Crime in Bermuda is falling — but gun killings remained at the same level last year compared to the year before.

The latest statistics released by police show that five men were shot dead in 2012, the same as in 2011.

But there were fewer gun injuries, with seven in 2012 and 11 in 2011.

There were also fewer murders year-on-year, with a further three non-gun murders logged in 2011 compared to last year.

The overall crime rate dropped by 382 offences (8.7 per cent) last year compared to 2011, with 3989 offences recorded for 2012.

That compares to a total of 4371 offences for 2011, although the comparable figures for the last quarters of the year show a 3.4 per cent rise (30 offences) compared to the same period in 2011.

A report on crime said: “There were an average of 77 offences a week in 2012 compared to 107 offences a week in 2008, reinforcing the view that the long term trend of all crime in Bermuda has been decreasing.”

But the report added: “There was a minor increase in year-on-year firearm incidents with 53 in 2012 compared to 53 in 2011.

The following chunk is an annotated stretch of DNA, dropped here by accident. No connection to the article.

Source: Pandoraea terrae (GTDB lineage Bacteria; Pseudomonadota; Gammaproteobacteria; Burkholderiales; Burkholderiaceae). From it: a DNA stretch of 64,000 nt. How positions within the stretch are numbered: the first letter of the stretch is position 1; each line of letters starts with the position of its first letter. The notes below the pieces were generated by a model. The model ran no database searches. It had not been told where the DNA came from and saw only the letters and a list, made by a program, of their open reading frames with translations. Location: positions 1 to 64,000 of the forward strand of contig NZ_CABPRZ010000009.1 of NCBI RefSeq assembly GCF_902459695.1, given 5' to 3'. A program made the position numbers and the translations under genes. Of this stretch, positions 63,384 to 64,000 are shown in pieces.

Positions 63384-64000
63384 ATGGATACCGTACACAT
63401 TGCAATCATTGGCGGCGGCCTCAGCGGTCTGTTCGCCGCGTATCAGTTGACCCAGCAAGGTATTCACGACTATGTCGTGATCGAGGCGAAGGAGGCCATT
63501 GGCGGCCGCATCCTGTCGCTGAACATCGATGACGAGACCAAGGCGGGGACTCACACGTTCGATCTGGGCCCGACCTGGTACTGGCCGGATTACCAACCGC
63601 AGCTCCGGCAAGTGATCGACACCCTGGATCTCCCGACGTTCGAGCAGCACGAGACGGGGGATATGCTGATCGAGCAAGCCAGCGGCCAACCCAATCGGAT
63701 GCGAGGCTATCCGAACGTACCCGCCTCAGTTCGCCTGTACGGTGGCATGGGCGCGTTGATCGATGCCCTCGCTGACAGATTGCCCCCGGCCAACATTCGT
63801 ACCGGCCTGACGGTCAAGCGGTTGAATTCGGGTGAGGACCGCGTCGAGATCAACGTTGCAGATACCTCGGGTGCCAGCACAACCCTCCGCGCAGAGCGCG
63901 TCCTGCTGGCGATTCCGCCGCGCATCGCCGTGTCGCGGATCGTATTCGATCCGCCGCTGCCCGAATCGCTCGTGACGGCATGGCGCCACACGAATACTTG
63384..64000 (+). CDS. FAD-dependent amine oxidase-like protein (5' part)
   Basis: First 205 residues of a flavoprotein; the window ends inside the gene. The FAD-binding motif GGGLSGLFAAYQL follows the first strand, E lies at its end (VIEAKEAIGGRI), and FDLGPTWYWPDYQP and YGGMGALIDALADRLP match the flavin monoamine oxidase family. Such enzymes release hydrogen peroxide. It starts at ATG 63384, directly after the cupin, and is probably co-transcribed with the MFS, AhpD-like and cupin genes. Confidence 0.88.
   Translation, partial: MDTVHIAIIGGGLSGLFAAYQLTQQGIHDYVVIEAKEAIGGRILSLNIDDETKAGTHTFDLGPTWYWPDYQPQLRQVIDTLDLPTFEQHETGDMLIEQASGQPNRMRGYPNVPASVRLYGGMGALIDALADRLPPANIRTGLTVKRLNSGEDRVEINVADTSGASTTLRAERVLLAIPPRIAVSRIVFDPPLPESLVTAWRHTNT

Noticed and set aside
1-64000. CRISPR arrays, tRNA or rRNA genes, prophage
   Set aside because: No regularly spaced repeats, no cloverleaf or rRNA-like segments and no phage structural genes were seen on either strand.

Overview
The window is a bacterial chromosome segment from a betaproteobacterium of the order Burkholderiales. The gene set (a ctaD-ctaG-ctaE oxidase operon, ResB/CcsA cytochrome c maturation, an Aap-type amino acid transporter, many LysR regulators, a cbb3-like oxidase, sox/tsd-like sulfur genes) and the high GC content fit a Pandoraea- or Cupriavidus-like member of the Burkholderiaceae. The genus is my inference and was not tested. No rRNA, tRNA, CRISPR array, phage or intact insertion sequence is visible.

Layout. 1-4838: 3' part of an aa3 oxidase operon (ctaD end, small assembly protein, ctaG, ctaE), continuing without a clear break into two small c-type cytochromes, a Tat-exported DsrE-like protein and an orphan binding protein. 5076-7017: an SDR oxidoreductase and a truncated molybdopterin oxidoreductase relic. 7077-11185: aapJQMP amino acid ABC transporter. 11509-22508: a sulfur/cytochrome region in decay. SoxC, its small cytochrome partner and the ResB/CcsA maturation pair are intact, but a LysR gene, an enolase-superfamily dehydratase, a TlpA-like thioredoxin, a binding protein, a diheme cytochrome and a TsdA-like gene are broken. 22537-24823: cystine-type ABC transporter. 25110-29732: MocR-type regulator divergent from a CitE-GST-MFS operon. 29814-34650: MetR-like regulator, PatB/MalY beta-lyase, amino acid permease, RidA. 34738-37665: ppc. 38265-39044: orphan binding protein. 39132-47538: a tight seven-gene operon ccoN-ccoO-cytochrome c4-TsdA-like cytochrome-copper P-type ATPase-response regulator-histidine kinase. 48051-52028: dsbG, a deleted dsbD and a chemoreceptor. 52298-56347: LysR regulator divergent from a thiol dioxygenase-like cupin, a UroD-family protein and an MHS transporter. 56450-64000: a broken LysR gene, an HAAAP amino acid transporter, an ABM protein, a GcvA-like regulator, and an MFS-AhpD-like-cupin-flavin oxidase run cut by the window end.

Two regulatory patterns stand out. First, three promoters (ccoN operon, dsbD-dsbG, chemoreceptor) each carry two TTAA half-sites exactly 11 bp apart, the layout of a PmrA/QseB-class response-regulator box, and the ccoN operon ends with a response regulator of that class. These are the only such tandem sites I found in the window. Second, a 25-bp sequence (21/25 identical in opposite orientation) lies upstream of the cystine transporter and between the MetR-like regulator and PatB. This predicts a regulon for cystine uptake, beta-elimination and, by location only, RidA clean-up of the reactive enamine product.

“There were 30 forensically confirmed firearm incidents in 2012 compared to 26 in 2011 and 54 in 2010.”

Firearms incidents include cases where shots have been fired, but no one has been injured, as well as the seizure of guns or ammunition.

Crimes against property have also fallen over the two years, by more than 11 per cent (320 offences).

There were 2541 crimes against property logged in 2012 compared to 2681 the year before.

The report added: “Traffic collisions continue to decrease both in quarterly and yearly comparisons. There were an average of 35 traffic collisions a week in 2012 compared to 47 traffic collisions a week in 2008.”

Drug enforcement activity, however, dropped by more than a third in 2012 compared to the previous year.

There were 580 incidents logged in 2012 compared to 900 in 2011 – a fall of 380.

But the report added: “Drug enforcement activity has decreased since 2011, however, the long term trend continues to increase.”

• View the full report.